Where Debian is today

Ian Murdock posted a great essay on both why Debian is important and what it needs to work on from here. The bits about where Debian should go aren't particularly exciting — true and important, but stuff like "better vendor support" is stuff we've been hearing for years.

What's more interesting for me to read is the summary of where Debian is right now. This is a good time to take a step back and realize that Debian is pretty clearly the #2 distribution (or at worst #3), has significant impact on the direction of Linux, and has put together a damned impressive set of software entirely as a volunteer community project. There's no full-time staff and barely a budget, and yet look at the quality product that Debian has achieved.

Some of the subtler aspects of this aren't as obvious from the outside. The reason why I'm joining the Debian project are not just the obvious ones. It's that I, as someone who has been doing the packaging and infrastructure thing for a decade now, took a long and close look at the infrastructure and tools that are underneath the Debian project and the quality blew me away.

Red Hat and SuSE may very well have good internal testing infrastructure, but at least the public face for contributors is far, far inferior to what Debian has. Just start at packages.qa.debian.org and start following links and think about what's going into each part of that. Click on the name of a maintainer and look at the maintainer summary. Look at the integration with the bug system and with the testing migration infrastructure. Look at the buildd information. Look at the package history, easily accessible.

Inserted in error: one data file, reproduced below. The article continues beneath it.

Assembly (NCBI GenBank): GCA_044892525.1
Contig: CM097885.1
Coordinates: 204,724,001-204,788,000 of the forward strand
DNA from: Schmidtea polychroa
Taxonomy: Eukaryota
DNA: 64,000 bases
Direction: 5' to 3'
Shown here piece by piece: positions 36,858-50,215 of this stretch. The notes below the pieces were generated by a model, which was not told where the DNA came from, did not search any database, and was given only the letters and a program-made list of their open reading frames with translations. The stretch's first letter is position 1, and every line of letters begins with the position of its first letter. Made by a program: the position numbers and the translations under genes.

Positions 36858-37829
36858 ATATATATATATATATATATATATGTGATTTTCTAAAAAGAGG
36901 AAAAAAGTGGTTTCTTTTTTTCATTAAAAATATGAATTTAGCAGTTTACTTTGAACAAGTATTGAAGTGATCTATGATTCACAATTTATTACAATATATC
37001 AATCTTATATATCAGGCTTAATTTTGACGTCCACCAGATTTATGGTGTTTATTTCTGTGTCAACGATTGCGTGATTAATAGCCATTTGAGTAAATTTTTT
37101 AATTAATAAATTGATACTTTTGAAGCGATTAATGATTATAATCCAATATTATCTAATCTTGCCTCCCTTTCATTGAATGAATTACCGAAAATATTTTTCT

Or start from the tools and documentation. There is nothing like Debian Policy; it's unique. Or look at lintian, possibly the most useful packaging tool I've ever seen. Or debhelper. These are high-quality products maintained by people who know what they're doing and optimized for generating the highest quality packages with the least amount of developer time.

And this was all done by volunteers, with no strong central organization, using PGP authentication and donated hardware and individual effort.

Sometimes what people can do is just damn cool. This is what free software is all about. We don't always need a company to organize the work, we don't always need a government to manage social interactions, and we don't always even need any sort of clear economic motive. If we make it possible, a bunch of people will spontaneously cooperate on making the world a better place. People from all over the world.

Best antidote for political news ever.

Posted: 2005-06-15 17:41 — Why no comments?

Last modified and spun 2017-04-29